## Microsoft Interview Question

SDE-3s**Country:**United States

**Interview Type:**In-Person

Farah-Colton Bender algorithm is for the generic case where given a tree (a K-tree, not necessarily Binary), we have to make "repeated" queries about the LCA of any two arbitrary nodes.

Hence a preprocessing step is kind of mandatory (just like in Tries or Suffix Trees)

For this question, can we not solve it by finding the "point of convergence" of two linked list ? In this case it is a point of divergence, rather !

Provided an iterative solution with O(1) space complexity.

Assumed the tree is mutable.

The idea is to do the in-order traversal with O(1) space complexity

using the Morris traversal technique.

Note that the LCA node is the node at the minimum depth

among nodes visited after finding the first one.

```
BTNode* findLCAIterative(BTNode* node, int data1, int data2)
{
bool found = false;
BTNode *ret = nullptr;
int minDepth = numeric_limits<int>::max();
int depth = 0;
while(node){
if(node->left){
// check whether we visited all of left-side decendents
BTNode *tmp = node->left;
int tmpDepth = 0;
while(tmp->right && tmp->right != node){
tmp = tmp->right;
tmpDepth++;
}
if(!tmp->right){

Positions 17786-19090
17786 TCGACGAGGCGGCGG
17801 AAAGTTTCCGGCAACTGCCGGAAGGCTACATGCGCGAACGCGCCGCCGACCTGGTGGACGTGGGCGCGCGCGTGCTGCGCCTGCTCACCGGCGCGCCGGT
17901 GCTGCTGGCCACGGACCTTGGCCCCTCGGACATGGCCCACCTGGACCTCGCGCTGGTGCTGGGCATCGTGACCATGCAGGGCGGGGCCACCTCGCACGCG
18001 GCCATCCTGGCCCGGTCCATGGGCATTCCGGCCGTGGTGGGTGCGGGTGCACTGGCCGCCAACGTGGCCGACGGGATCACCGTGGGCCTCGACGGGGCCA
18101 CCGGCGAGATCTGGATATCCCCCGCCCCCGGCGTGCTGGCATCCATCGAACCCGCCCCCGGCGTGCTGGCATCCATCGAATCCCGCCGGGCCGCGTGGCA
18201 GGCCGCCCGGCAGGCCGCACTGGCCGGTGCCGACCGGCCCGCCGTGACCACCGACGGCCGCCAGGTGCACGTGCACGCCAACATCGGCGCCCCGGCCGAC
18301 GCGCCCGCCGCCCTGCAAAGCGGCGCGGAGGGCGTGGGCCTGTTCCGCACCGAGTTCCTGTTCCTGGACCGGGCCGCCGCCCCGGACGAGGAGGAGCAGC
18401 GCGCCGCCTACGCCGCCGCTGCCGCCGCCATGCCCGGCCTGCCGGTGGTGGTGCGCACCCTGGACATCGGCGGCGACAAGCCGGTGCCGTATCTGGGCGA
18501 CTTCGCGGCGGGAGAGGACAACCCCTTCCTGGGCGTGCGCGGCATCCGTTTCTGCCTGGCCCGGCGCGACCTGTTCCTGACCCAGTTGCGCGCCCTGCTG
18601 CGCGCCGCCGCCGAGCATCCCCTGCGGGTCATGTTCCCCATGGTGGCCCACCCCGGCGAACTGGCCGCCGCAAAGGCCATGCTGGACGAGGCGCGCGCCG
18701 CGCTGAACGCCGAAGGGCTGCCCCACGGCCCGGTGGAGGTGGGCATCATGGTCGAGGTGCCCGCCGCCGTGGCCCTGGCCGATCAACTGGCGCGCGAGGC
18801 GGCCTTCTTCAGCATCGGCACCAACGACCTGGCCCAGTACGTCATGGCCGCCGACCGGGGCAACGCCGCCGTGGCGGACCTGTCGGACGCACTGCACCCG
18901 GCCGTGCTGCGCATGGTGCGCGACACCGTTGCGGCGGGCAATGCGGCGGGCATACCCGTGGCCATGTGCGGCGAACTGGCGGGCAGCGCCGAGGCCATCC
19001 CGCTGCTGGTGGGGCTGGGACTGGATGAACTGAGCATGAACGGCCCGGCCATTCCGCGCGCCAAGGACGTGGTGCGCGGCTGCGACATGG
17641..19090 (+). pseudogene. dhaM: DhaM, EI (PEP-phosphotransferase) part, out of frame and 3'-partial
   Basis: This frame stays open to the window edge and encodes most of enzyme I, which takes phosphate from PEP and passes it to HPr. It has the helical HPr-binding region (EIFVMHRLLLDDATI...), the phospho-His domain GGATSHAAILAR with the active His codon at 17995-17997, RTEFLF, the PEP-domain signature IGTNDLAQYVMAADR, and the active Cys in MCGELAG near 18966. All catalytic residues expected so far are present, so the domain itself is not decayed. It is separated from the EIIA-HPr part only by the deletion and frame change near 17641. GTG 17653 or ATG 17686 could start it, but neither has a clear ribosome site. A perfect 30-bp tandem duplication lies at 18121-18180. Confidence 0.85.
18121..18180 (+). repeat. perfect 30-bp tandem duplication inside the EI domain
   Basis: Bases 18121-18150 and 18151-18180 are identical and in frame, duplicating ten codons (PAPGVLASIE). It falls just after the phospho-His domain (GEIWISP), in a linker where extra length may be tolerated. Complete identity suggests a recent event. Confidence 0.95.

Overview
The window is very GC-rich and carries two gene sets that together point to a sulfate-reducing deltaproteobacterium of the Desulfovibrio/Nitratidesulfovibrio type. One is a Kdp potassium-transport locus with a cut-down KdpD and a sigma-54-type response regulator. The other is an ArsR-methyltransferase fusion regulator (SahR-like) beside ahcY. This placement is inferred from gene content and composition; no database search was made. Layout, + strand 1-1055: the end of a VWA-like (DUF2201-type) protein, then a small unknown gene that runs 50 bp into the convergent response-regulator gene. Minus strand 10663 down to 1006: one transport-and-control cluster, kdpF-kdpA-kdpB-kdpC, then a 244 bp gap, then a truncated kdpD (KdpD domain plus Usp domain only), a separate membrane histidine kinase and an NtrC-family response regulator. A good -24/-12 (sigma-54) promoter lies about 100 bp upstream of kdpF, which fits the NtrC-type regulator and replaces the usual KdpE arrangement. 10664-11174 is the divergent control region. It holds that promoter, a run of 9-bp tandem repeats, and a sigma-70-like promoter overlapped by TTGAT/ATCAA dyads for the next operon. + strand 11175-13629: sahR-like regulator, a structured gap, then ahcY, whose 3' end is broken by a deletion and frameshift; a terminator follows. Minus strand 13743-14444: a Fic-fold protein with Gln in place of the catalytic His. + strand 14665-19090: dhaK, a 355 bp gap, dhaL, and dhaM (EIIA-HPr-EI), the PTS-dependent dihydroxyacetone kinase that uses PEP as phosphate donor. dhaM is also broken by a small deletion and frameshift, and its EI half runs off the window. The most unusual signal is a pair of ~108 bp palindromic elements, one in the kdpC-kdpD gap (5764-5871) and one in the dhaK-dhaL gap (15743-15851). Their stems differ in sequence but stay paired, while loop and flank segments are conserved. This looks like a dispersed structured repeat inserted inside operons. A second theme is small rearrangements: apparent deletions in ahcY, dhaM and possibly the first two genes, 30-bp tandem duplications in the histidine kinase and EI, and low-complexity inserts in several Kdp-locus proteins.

// we haven't visted any of left-side decendents
// create back link for the return
// and visit left child
tmp->right = node;
node = node->left;
depth++;
continue;
}
// we have visited all of left decendents
// recover the pointer
tmp->right = nullptr;
// update the depth
// considering one link for left, another for the back link
depth -= tmpDepth + 2;
// we recovered all back links
if(found && depth == 0)
break;
// set LCA to current node if needed
if(!found && ret && depth < minDepth) {
ret = node;
minDepth = depth;
}
}
// visit current
if(!found && (node->data == data1 || node->data == data2)){
if(ret) {
// we found the LCA
// but we need to finish this traversal
// to recover temporary links
found = true;
}
else {
// found the first one
ret = node;
minDepth = depth;
}
}
node = node->right;
depth++;
}
return found ? ret : nullptr;
}
```

Simple recursive tree iteration algorithm requires O(n), where n is a number of nodes in the tree.

Iterative algorithm requires O(n) for calculating parents of the nodes (if no pointers to parent inside node structure are available) and O(h) running time, where h is tree height. If tree is balanced h = log N, hence O(log N).

One of the best solutions is Farah - Colton and Bender algorithm. It requires O(n) for preprocessing and O(1) for each online request. But it quiet complex.

We can also modify iterative algorithm so that it takes O(n log n) for preprocessing and O(log n) for lookup calculating each 2^k, k = 0, 1, ... parent for each node and using this information to speed up a lookup.

Recursive implementation (simple, but not effective):

```
struct node {
struct node *left;
struct node *right;
char key; // For simplicity
};
struct node* lca(struct node *head, struct node *n1, struct node *n2) {
if (!head || !n1 || !n2) { return nullptr; }
if (head->key == n1->key || head->key == n2->key) { return head; }
struct node *p1 = lca(head->left, n1, n2);
struct node *p2 = lca(head->right, n1, n2);
if (p1 && p2) { return head; }
return p1 ? p1 : p2;
}
```

- akhil.gupta@imaginea.com January 27, 2016